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Author Topic: The real achilles' heel of bitcoin?  (Read 1020 times)
VPoro
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August 08, 2011, 10:03:50 AM
 #1

There is a lot of discussion about the 50+% attack, and as earlier threads have stated, that's pretty easily fixed by just ignoring the fork in the chain. However, the weekend's sell-off and the crash in the BTC/USD rate made me think of the major downfall of bitcoin - the algorithm used to determine the retarget.

Currently (https://en.bitcoin.it/wiki/Target), the difficulty is recalculated every 2016 blocks, which should take 10 minutes per block, i.e. in 2 weeks. As for now, everything's gone fine, since the difficulty has always gone up, and thus the next retarget has always been less than two weeks. However, let's assume the following scenario takes place: There is a major crash in the BTC/fiat exchange rate. This leads miners into quitting mining, since their rigs won't be profitable anymore -- let's for the fun of it assume that the exchange rate BTC/USD crashes to .1 USD per BTC, and let's furthermore assume that that leads into the network hashing power dropping by 90%. Let's also assume that the difficulty has just increased, so there's around 2000 blocks until the next difficulty.

The current bitcoin protocol waits for 2000 blocks, which would in the new scenario take 100 minutes per block, resulting in a retarget in 138 days. Currently, usage of BTC for transactions over the Internet is justifiable, since waiting 6 confirmations should take 60 minutes on average (and in the last 2 months even significantly less), however, in the scenario just laid down, a single transaction would take 600 minutes (assuming that it gets into the first possible block) on average. Waiting for 10 hours for something that BTC is good for - microtransactions - is atleast IMO not acceptable. So, this scenario leads into lowered usage of BTC due to the fact that the transactions take too long to process, resulting in even less people interested in BTC and even less miners, resulting in even longer until retarget.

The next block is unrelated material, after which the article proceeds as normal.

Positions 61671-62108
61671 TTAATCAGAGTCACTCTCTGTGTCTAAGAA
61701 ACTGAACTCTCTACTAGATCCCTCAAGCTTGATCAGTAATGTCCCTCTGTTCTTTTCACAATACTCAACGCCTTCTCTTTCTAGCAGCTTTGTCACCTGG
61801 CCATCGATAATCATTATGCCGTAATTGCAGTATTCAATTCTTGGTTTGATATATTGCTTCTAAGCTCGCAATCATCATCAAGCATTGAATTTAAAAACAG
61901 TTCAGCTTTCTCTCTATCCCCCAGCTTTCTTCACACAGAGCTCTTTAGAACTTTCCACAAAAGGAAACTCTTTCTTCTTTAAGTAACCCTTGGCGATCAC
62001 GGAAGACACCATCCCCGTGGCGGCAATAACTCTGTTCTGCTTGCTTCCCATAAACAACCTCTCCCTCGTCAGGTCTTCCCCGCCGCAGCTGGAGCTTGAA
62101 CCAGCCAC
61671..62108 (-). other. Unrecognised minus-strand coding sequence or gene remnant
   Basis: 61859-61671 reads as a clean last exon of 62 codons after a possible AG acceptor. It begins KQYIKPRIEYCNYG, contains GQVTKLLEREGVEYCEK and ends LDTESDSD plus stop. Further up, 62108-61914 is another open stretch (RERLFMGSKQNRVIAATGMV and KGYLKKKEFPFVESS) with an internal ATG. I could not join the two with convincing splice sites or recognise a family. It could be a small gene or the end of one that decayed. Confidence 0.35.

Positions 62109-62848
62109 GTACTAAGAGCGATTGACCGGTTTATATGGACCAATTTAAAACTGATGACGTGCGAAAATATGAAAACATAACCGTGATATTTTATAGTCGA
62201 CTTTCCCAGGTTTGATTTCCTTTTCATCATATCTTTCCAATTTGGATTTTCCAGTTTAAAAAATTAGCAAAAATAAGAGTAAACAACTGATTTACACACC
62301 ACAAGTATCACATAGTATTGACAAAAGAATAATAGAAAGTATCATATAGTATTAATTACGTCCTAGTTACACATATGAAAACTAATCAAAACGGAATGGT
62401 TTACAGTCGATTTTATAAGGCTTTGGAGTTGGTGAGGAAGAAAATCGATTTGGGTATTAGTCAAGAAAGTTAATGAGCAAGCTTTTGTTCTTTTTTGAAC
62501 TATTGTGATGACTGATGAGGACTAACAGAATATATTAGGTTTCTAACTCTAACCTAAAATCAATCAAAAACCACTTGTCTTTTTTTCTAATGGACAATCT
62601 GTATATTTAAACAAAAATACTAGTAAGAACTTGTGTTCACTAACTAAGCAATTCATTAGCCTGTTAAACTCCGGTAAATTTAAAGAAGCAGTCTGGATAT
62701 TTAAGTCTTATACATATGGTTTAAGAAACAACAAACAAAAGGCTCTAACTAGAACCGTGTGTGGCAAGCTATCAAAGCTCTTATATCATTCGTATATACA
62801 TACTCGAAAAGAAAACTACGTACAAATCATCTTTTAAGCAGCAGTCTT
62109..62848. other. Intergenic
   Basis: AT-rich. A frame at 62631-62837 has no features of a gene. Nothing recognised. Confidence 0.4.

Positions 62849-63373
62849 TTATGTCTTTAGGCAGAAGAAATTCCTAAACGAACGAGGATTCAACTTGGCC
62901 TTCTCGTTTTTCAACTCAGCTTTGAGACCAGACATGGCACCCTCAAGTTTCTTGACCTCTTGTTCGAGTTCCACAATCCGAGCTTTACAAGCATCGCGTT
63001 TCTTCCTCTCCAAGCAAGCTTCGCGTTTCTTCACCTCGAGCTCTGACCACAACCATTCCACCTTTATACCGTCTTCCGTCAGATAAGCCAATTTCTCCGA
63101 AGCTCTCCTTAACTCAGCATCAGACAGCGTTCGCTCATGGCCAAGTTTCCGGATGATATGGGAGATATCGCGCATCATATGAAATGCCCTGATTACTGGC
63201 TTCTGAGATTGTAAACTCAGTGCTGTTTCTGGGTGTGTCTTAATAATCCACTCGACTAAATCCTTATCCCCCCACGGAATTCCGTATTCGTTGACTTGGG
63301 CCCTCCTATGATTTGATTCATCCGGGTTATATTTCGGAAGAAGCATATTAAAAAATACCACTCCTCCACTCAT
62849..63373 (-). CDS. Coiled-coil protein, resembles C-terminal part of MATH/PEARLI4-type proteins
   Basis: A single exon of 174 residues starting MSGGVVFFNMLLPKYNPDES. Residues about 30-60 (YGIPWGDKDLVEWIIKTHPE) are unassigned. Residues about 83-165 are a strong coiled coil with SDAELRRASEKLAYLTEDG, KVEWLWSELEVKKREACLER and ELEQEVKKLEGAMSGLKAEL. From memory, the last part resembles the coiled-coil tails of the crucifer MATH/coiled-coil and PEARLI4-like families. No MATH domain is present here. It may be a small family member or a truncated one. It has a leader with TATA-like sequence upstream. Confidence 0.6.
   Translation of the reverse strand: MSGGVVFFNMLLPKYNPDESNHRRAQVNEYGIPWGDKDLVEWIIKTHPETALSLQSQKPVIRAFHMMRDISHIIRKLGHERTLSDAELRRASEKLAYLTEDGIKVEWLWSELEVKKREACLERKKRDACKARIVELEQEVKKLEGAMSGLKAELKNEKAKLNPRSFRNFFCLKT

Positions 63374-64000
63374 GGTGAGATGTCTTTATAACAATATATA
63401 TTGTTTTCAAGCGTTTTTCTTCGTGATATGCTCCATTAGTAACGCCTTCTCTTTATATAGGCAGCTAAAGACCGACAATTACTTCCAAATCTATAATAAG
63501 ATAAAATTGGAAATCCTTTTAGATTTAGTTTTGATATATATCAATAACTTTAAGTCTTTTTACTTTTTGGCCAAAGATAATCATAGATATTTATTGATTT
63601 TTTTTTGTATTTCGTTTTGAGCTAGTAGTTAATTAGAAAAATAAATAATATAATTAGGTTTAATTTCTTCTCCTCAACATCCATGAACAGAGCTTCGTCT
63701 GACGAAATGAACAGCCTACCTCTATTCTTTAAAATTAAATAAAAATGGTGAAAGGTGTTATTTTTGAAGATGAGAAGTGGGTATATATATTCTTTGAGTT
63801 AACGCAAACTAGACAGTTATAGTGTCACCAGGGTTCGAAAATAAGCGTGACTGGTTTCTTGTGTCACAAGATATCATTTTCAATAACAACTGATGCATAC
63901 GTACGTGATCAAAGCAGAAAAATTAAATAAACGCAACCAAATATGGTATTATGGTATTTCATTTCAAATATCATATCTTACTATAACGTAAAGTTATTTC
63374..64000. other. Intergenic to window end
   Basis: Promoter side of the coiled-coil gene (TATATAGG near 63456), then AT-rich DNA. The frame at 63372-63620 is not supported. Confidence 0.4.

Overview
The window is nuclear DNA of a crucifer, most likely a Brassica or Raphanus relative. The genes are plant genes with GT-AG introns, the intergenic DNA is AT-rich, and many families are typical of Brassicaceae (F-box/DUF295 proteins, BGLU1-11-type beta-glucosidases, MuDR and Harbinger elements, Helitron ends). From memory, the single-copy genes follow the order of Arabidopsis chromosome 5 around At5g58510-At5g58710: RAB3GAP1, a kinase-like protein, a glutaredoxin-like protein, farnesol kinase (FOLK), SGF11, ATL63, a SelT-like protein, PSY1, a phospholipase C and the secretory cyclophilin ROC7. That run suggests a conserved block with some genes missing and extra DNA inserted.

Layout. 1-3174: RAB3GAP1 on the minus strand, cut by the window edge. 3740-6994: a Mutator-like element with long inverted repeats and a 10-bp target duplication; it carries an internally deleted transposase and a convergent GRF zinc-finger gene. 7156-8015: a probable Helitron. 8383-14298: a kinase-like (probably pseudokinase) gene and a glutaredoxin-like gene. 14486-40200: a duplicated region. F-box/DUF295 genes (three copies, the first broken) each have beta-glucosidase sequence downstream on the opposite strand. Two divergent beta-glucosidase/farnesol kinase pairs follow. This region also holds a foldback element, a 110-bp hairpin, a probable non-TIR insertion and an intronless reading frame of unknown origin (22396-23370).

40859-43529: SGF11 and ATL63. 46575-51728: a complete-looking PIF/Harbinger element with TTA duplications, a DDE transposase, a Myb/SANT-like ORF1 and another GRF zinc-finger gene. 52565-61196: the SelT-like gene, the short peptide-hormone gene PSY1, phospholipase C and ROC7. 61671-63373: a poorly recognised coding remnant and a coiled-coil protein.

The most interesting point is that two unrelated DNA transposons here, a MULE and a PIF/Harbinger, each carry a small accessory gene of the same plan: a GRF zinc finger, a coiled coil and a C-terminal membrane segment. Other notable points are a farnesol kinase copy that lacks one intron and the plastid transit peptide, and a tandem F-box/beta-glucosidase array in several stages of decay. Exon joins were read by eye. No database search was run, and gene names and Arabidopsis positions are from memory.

How this could be fixed: change the protocol in a way that it retargets using one of the two criterion: a) 2016 blocks have been found, retarget in the same way as is done currently and b) three weeks have passed from the last retarget, in which case the protocol would take the amount of blocks and make an estimate of how long with the current rate the retarget would have taken, and adjust the difficulty accordingly.

I'm sorry if this has been extensively discussed before, I tried searching for a thread but couldn't find one.

Just my .02 BTC,

VP

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kokjo
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August 08, 2011, 10:07:39 AM
 #2

microtransactions does not have to be fast. they have to be small.

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ThomasV
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August 08, 2011, 10:10:53 AM
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As for now, everything's gone fine, since the difficulty has always gone up

This is not true. Difficulty has gone down once, and it did not kill it.
I'm sure it will happen again.